Our Perspective

      • The Ebola crisis: reversing development gains in Liberia | Antonio Vigilante

        13 Sep 2014

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        As the Ebola crisis continues to take a toll on people’s lives and livelihoods in West Africa, the focus is increasingly not just on the health aspects of the crisis, but also on its social and economic consequences. Sure, the human and medical aspects of the crisis are still on the front burner, as they should be. The public health care system has all but collapsed, while the number of Ebola cases is increasing exponentially. Before the current crisis, Liberia’s economy experienced impressive growth rates of up to 8.7 per cent (2013). Future growth figures will now have to be revised, as economic activities have slowed down dramatically in most sectors. But the impressive recent growth in Liberia has not been equitable or inclusive. About 57 per cent of the country’s approximately 4 million inhabitants live below the poverty line and 48 per cent live in conditions of extreme poverty. The lack of equitable, inclusive development means that more than half of the country’s population—especially women and children--is particularly vulnerable to shocks and crises, ultimately making the whole country less robust, less stable, and less able to handle a crisis of any magnitude. Reduced tax revenues as a result of reducedRead More

      • Africa is transforming itself: How do we turn intentions into reality?

        15 Aug 2014

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        Better investment in infrastructure could help Africa's transformation. Photo: Benoit Almeras Martino/UNDP DRC

        Recently I attended an event from the Global Compact, a UN initiative to encourage businesses to adopt sustainable and socially responsible policies. Entitled "Advancing Partnerships and Responsible Business Leadership", it was held for the first time in Africa, bringing over 300 participants together from businesses, Global Compact networks, UN agencies and governments. Africa's economic transformation with various partners from China, Europe and the US was among the key topics discussed. But, while multinational companies do play a role, it is increasingly clear that African policy makers and business people are setting the continent’s agenda. Participants largely agreed that Africa’s transformation requires investment in better infrastructure, education, skills, jobs, policies and more. The WHAT was better articulated than the HOW. Africa is expected to be one of the world's fastest growing regions, with 4.8 percent growth in 2014 and over 5 percent in 2015, according to the recent African Economic Outlook 2014. However, this transformation goes well beyond economic growth. Development practitioners talk more and more about ‘inclusive growth’, agreeing that businesses should go beyond philanthropy and corporate social responsibility towards making their core activities better suited for societies and the environment.  As UNDP's Resident Coordinator in Ethiopia, Eugene Owusu stated: "InclusiveRead More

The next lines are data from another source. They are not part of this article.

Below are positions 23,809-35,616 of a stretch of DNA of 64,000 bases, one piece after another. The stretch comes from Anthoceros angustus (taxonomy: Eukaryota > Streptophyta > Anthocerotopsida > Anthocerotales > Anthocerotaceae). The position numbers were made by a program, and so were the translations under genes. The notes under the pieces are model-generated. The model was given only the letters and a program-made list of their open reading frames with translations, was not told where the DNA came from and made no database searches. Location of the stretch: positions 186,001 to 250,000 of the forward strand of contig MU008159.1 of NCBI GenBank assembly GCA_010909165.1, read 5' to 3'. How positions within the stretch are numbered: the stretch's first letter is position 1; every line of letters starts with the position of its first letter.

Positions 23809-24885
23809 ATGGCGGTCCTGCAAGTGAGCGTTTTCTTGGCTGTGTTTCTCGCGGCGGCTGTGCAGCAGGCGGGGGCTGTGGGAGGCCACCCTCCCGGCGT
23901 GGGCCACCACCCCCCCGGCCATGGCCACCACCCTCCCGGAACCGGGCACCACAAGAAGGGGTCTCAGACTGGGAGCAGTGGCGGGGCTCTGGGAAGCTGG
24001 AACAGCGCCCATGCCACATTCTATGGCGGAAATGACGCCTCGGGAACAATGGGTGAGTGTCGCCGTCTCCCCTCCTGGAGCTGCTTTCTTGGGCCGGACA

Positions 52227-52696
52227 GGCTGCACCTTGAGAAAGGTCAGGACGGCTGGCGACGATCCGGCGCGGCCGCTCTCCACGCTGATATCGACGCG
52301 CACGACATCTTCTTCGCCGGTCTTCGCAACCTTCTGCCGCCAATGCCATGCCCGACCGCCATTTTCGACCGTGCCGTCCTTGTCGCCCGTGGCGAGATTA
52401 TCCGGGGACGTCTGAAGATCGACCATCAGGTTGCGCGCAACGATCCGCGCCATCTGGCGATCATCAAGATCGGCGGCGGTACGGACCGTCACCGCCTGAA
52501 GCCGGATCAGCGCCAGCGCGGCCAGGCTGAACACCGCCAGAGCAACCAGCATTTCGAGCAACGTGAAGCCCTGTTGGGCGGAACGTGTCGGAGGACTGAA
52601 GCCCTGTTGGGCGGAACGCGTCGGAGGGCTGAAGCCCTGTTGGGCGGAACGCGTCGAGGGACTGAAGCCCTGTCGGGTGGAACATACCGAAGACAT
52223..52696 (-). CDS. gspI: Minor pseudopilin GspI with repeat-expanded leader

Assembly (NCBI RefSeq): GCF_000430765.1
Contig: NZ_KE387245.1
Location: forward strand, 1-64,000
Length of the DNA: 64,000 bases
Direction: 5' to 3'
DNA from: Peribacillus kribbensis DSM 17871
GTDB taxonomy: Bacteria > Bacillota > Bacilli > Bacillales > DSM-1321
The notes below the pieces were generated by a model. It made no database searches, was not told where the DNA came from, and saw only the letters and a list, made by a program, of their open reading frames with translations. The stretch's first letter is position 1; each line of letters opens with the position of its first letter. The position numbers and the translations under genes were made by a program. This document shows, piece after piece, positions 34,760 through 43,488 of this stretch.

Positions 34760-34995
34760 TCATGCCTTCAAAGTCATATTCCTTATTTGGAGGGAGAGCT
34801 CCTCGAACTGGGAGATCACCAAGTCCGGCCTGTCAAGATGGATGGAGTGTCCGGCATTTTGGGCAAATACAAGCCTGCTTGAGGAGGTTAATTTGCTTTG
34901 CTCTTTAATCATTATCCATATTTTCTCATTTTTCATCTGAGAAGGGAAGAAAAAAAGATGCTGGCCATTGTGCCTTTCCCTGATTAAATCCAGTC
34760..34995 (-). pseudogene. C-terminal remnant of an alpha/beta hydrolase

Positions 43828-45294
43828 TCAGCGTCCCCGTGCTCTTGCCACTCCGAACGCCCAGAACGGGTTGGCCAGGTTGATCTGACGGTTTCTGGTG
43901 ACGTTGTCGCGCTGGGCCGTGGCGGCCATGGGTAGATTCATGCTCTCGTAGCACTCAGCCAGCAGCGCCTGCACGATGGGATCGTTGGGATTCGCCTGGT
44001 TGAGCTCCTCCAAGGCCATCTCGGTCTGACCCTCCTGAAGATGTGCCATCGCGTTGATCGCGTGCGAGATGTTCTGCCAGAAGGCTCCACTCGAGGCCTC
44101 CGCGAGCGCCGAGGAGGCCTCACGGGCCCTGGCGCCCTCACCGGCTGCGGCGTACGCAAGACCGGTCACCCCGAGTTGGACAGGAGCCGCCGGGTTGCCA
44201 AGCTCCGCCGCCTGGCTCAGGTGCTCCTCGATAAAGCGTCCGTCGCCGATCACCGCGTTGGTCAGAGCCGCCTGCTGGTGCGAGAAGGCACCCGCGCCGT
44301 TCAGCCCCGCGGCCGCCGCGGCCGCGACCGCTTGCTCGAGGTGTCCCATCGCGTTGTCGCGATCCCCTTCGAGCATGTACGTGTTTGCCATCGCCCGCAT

• Sao Tome: A tiny nation mobilizes for change

        08 Aug 2014

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        Photo: WFP Sao Tome

        In September, people in Sao Tome e Principe, a tiny Central African nation situated in the Gulf of Guinea, will go to the polls to elect a new parliament and local governments. Intense efforts are underway to organize the vote. The United Nations Development Programme (UNDP) has been supporting the National Electoral Commission to enroll new voters amongst the country --, many of them youth and women,  -- using biometric technology. Beyond the technical aspects of the ballot itself, my top priority as the Resident Coordinator of the United Nations is to encourage the country to come together and see these elections as a huge opportunity. It is an opportunity to represent the aspirations of the people, to involve women and men in decision-making and to boost the development process, through cohesion, determination and openness.  The country’s  national dialogue, initiated by the President at the end of last year, has been aiming to advance that agenda. The dialogue built on a series of nationwide, UNDP-sponsored consultations on the post-2015 development agenda and has tabled a number of key concerns and aspirations. Sao Tome, where 60 percent of the population is living in poverty, is pinning its hopes on oil exploration toRead More